‘Traditional retail is the future’, says Victoria’s Secret chief

Victoria’s Secret’s Cardiff store.

Victoria’s Secret owner Les Wexner is focusing on bricks and mortar retail amid declining in-store sales, claiming that the allure of smartphone shopping will fade.

“The internet won’t kill stores,” he told the Wall Street Journal. “We’re in the process of bouncing back from that. I don’t think [online] is a new norm.”

The share price of Victoria’s Secret’s parent company, L Brands, has collapsed by around 50% from a peak two years ago, wiping out $14 billion (£10bn) in shareholder value.

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In addition, Victoria’s Secret in-store sales fell 1% in December, where growth in its beauty and Pink business was more than offset by a decline in lingerie sales.

But L Brands chief executive still thinks that the future is the physical store.

In fact, Victoria’s Secret has increased its store count to about 3,000 in North America in recent years and has opened 23 stores in the UK since 2012.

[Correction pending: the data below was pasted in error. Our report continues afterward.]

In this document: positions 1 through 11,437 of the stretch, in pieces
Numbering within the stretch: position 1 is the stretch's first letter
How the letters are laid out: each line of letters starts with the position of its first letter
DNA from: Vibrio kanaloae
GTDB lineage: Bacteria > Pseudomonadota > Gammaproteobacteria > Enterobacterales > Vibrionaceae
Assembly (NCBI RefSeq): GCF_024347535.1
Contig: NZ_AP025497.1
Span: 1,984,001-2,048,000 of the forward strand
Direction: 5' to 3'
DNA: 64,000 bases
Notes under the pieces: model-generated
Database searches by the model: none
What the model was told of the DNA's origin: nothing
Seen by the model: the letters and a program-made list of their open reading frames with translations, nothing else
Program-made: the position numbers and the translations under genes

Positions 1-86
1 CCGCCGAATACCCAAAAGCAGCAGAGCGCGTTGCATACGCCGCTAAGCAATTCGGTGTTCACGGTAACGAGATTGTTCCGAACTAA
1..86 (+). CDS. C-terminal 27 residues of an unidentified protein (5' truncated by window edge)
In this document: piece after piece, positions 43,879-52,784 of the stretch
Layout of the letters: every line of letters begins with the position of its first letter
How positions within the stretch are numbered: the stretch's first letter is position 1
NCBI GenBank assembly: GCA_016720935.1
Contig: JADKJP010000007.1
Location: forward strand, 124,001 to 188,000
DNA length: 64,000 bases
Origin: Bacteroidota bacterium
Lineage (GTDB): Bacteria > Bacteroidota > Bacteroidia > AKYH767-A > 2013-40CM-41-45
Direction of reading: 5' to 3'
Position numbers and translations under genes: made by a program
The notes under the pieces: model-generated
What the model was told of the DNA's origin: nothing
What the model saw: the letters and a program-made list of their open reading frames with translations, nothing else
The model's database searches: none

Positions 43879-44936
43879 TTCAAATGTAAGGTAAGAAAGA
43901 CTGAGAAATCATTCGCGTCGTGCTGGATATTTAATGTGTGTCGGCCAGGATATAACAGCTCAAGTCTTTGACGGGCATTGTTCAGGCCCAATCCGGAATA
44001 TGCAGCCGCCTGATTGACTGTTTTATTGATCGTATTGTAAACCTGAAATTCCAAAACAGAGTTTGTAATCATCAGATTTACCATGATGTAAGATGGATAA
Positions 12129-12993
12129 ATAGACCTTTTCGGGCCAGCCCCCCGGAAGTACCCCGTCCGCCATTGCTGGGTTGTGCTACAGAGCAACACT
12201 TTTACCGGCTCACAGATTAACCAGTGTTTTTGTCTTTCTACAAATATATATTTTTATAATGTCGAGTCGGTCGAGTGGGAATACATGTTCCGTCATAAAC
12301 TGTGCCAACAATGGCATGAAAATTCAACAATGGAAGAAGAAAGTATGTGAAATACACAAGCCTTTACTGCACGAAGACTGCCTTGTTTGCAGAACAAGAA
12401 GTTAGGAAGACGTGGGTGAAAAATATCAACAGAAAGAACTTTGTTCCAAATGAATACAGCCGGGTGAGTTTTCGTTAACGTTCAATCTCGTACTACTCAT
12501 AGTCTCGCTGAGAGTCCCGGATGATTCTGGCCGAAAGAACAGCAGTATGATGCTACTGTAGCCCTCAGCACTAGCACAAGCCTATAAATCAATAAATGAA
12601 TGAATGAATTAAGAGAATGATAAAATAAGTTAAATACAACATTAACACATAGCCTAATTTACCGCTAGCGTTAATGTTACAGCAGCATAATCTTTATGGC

Wexner said in the interview that it’s not Amazon’s fault for siphoning off shopping centre traffic. It’s the clothing chains themselves.

He claimed that fashion brands become their own undoing when their products are no longer compelling or their store environment is no longer enticing.

Wexner argued that smartphone-driven shopping will not be the “new norm.” In fact, he believes the technology has already peaked.

People go to malls to socialise, not just to shop, he said.



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